Combining the laboratory data with the mathematical models allowed us to separate and estimate the rates of growth and generalized transduction for our bacteria and phage populations. Initial findings suggest that this interdisciplinary approach can improve our understanding of the complex dynamics of generalized transduction. The models and experimental protocols generated will be valuable for future work to study transduction of AMR genes in a variety of settings, notably in the context of phage therapy or in the presence of antibiotics.

How can this research/initiative support the transition to a more sustainable future?
 

This type of collaborative approach is powerful to overcome the limitations of individual disciplines. Although we have described a specific case study here, this would also benefit many other AMR-related research questions. AMR is a complex problem, which must be addressed using a One Health approach. This implies simultaneous consideration of humans, animals, and the wider environment, as AMR can arise in and move between any of these settings. Ultimately, this means that cooperation between both natural and social sciences will be needed to solve this problem.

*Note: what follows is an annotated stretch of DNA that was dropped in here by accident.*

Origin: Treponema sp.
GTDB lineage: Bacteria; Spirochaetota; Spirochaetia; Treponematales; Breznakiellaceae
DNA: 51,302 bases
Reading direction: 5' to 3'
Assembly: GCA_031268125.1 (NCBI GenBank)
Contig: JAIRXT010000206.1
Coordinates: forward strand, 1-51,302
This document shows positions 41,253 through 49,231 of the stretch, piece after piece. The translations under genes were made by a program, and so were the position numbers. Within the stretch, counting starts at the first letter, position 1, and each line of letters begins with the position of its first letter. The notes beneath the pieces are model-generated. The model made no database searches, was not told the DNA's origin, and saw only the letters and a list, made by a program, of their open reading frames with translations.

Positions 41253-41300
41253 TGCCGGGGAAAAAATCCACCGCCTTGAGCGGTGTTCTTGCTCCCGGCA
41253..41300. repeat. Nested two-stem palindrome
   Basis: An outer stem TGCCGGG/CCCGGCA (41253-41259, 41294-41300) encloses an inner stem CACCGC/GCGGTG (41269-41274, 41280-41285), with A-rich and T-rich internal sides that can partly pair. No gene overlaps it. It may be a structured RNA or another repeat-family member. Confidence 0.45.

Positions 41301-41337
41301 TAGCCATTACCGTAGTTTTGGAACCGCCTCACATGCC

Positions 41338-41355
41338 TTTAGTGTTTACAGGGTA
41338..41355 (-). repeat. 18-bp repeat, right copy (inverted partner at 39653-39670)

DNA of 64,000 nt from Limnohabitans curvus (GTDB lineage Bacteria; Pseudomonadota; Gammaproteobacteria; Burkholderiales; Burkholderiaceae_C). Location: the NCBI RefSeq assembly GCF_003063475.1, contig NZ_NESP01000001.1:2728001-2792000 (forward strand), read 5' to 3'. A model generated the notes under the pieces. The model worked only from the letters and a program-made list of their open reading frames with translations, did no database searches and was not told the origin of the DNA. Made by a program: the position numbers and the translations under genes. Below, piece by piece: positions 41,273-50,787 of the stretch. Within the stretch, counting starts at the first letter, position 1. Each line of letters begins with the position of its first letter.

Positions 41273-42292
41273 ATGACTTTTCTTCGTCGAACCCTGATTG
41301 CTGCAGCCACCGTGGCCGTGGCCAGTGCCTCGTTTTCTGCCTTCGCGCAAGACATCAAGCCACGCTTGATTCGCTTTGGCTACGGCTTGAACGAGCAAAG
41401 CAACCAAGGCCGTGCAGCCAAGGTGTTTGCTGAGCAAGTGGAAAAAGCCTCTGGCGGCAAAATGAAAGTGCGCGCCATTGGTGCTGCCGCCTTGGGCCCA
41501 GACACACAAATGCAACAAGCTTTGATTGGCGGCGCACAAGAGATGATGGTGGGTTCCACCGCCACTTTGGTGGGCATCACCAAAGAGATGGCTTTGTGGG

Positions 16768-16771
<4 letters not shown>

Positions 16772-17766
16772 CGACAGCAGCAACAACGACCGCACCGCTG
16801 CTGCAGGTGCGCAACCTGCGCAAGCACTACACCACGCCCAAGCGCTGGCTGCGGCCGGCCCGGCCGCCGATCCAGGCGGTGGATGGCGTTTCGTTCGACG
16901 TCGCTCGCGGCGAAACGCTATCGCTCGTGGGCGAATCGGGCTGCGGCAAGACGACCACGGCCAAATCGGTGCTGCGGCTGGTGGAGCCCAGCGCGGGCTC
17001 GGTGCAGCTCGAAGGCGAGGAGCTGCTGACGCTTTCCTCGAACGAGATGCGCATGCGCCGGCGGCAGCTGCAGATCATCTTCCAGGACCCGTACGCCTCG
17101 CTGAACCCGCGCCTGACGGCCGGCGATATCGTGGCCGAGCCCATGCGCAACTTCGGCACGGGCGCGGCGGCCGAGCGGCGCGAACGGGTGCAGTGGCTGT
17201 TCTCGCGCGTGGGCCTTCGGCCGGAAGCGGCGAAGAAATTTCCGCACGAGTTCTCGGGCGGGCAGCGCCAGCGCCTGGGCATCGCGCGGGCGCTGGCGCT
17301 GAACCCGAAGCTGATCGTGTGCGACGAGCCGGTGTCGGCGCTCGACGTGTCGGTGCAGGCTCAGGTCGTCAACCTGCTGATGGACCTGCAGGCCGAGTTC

What is the future for research and innovation in this area?

Interdisciplinary work is now clearly the way forward to further the reach of microbiology and other fields but requires experts willing to work with each other and able to communicate. This will require scientists to be trained in multi-disciplinary sciences, to equip the next generation with the right set of skills to work cooperatively. We hope that our work here serves as an example of what we can achieve together to counter major global public health threats such as AMR and highlights the value of interdisciplinary work.